Link []

        6) “Carbon is probably the most important element from an environmental point of view,” writes University of Cambridge chemist John Emsley in Nature’s Building Blocks. “The Earth’s early atmosphere may have contained a lot of carbon dioxide and methane, but once life evolved that began to change. Today, there is very little of these gases and a lot of oxygen instead, thanks chiefly to the action of plants which convert carbon dioxide and water into carbohydrate and oxygen by photosynthesis. The Earth’s atmosphere contains an ever-increasing concentration of carbon dioxide and carbon monoxide, from fossil fuel burning, and of methane, from paddy fields and cows. HUMAN CONTRIBUTIONS TO THESE SOURCES ARE STILL MINOR COMPARED WITH NATURAL SOURCES: MOST CARBON DIOXIDE COMES FROM PLANTS, MICROBES AND ANIMALS, WHILE METHANE IS GIVEN OFF BY SWAMPS, MARSHES AND TERMITE MOUNDS.”

        More Emsley: “Most of what we eat –carbohydrates, fats, proteins and fibre – is made up of compounds of carbon…most ingested carbon compounds are oxidized to release the energy they contain, and then we breathe out the carbon as carbon dioxide. This joins the other carbon dioxide in the atmosphere, from where it will again be extracted by plants and become part of the carbon cycle of nature…The cycle rules the tempo of life on Earth and turns over 200 billion tonnes of carbon each year…In this way carbon is passed up the various food chains, with each recipient releasing some as carbon dioxide, until most carbon is back where it started.”

        Logically and scientifically, CO2 emissions are a good proxy for carbon trading derivative schemes, but since CO2 levels in the atmosphere are insignificant and mostly from natural sources, they really do not live up to the advertising/propaganda claims. Furthermore, no one really understands how the 200 atmospheric gases, cloud cover, the Earth’s tilt, etc. all interact to produce climate change. In short, CO2 cap-and-trade et al. will be good for the financial industry and the political and other elites wishing Total Control. It’s a great advancement on John Law’s Mississippi Company and other similar scams, as those running the scam can claim that the results are still centuries in the future; you just have to believe, have faith, that they are right. Bull Shit Environmentalism, but extremely well-marketed. A case study in Brilliant Propaganda and mis-application of the Precautionary Principle.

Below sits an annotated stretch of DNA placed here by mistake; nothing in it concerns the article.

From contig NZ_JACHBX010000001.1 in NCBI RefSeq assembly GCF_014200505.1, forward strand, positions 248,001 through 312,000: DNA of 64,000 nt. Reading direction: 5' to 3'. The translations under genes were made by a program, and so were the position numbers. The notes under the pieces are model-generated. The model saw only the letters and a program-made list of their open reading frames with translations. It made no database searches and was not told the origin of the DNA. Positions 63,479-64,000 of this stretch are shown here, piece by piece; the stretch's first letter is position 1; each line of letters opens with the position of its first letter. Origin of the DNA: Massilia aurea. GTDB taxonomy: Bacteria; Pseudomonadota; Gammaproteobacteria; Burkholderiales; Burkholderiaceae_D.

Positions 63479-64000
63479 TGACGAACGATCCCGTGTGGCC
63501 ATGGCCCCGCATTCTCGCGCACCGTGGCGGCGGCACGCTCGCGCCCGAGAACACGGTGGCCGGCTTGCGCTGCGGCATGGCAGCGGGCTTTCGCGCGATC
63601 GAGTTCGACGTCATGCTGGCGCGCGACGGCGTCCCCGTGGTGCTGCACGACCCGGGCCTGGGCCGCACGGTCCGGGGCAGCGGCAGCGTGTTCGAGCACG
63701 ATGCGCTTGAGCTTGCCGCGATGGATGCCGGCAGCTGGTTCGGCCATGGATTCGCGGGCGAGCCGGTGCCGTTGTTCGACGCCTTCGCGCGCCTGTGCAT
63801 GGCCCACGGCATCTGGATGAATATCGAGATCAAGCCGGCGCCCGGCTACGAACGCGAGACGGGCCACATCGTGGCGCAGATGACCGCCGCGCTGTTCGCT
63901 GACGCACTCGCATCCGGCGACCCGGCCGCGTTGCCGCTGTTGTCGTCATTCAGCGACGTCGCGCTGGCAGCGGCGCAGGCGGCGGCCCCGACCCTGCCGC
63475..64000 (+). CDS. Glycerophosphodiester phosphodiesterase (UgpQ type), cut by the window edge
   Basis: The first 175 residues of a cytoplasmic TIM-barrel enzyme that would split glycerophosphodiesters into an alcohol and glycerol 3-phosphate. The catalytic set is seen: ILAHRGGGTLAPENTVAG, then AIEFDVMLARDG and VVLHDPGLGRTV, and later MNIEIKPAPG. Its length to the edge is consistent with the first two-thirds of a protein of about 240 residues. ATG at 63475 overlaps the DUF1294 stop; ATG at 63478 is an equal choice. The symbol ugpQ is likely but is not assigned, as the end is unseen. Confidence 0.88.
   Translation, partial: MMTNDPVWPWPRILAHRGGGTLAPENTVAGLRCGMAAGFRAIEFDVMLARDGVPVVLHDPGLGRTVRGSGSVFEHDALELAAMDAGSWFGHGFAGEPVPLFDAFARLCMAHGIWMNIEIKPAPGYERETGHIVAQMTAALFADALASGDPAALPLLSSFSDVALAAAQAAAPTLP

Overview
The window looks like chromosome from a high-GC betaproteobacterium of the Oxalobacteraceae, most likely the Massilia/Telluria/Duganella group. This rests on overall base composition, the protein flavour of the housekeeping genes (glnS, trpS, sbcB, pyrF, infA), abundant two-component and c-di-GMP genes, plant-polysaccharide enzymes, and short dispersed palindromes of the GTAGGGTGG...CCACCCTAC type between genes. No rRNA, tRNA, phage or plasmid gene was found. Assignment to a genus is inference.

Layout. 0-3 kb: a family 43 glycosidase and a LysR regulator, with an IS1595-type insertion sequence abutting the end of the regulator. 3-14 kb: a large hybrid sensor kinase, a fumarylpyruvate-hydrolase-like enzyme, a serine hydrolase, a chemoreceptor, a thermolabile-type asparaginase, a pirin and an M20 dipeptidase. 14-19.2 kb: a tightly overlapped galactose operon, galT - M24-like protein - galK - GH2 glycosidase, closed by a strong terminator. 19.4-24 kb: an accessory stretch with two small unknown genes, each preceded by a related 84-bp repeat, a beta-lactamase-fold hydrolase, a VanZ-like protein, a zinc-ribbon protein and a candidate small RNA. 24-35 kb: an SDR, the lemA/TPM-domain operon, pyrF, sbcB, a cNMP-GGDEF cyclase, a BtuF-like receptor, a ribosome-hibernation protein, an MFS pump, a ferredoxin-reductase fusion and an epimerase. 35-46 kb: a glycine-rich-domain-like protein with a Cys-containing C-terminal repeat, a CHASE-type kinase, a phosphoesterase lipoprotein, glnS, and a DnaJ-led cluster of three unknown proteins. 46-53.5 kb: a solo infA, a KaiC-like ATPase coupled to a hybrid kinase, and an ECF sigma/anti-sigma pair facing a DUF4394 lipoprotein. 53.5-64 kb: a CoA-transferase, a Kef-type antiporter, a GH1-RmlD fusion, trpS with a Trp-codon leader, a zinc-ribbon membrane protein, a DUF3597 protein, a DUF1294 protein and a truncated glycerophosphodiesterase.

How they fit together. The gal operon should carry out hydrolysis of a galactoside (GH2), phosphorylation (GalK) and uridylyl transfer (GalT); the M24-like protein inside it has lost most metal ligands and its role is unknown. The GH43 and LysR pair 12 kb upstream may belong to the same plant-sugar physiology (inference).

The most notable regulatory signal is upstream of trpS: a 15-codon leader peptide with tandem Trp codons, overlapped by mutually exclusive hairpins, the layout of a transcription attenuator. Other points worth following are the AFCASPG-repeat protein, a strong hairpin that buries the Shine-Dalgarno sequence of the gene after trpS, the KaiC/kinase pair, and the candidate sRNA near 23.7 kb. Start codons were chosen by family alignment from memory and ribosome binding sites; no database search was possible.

• Danny B

          Joelg, so you went to Berzerkly 🙂 That school certainly runs the gamut as far as results. I agree, of course, on the carbon issue. I also agree on feedback cycles. Given all the variables and external energy inputs, it is amazing that there is mufti-cellular life on this rock. BTW, my brother wrote a book on the need for a new “ecology” for mankind. You might find it interesting.

    • MysterySolved

      You left out the TransGender promotion now to the fore, as yet another preplanned attack on traditional white males and the traditional family, Tavistock Institute-style (brainwashing lie factory of the world). Traditional white male ‘protector and head of the family’ get your testosterone back. Resist the ‘sissification’ of the western white male.

  • How Inflation Helps Keep the Rich Up and the Poor Down Mises Daily: May 31, 2014 by Jörg Guido Hülsmann

  • MysterySolved

    No depositors’ secrecy permitted any long (except the money powers). First FATCA, then GATCA (global reach into our banking info), and then Global Taxation on every human being (except these money powers). They need to remove the privacy hook in order to introduce the Global Tax Hook. We, the world’s people, are to financially support the On World Global Government thus supporting our own servitude to a bunch of psychopaths. Read a unique book, a scientific study of political psycopathy, its roots and causes (genetic or through brain damage via disease etc), which was prevented from being published for 20 plus years by Zigniew Brzezinski (now why would he be against this unique study exposing that 4 – 6% of each nation’s population are wired differently to the rest of us at the subconscious instinctive level ie no conscience, lacking in empathy etc?):

    “POLITICAL PONEROLOGY, A Science on the Nature of Evil Adjusted for Political Purposes” by Andrew M Lobaczewski”

    and ‘strongly’ recommended by the likes of Catherine Austin Fitts, Philip Zimbardo – Professor Emeritus of Psychology at Standford University.

  • LULU

    Many PSYCHOPATHS ….Pakistan…India..and the Muslim world…still in the stone age …same goes for the male human animal..

  • LULU

    1291….Pharaonic blood line create Swissland..along with the.. HOLY ROMAN EMPIRE… shafting every one from birth

  • Pilgrim

    Marxism is a political ideology with global-domination ambitions. Islam is a religious ideology with global-domination ambitions.

    It seems the US Treasury in concert with the FRB and US justice department is attempting to leverage a financial global-domination ideology.

    What ever happened to national sovereignty? Or is this now a passe notion since Hitler abused the concept.

    Can the internet coalesce enough resistance to thwart the elites in their juggernaut?